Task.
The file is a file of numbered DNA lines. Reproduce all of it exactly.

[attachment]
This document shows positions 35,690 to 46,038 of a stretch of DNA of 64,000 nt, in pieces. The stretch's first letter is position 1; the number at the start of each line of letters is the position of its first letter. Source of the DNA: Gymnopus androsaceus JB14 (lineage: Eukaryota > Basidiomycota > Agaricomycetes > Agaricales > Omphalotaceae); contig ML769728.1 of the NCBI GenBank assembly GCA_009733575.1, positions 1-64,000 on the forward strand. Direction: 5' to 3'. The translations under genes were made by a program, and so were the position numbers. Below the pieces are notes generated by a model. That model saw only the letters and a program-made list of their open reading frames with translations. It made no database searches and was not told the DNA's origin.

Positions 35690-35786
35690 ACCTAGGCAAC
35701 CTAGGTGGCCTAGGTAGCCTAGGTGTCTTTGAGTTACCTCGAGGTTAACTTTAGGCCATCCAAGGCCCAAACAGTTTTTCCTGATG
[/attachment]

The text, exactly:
This document shows positions 35,690 to 46,038 of a stretch of DNA of 64,000 nt, in pieces. The stretch's first letter is position 1; the number at the start of each line of letters is the position of its first letter. Source of the DNA: Gymnopus androsaceus JB14 (lineage: Eukaryota > Basidiomycota > Agaricomycetes > Agaricales > Omphalotaceae); contig ML769728.1 of the NCBI GenBank assembly GCA_009733575.1, positions 1-64,000 on the forward strand. Direction: 5' to 3'. The translations under genes were made by a program, and so were the position numbers. Below the pieces are notes generated by a model. That model saw only the letters and a program-made list of their open reading frames with translations. It made no database searches and was not told the DNA's origin.

Positions 35690-35786
35690 ACCTAGGCAAC
35701 CTAGGTGGCCTAGGTAGCCTAGGTGTCTTTGAGTTACCTCGAGGTTAACTTTAGGCCATCCAAGGCCCAAACAGTTTTTCCTGATG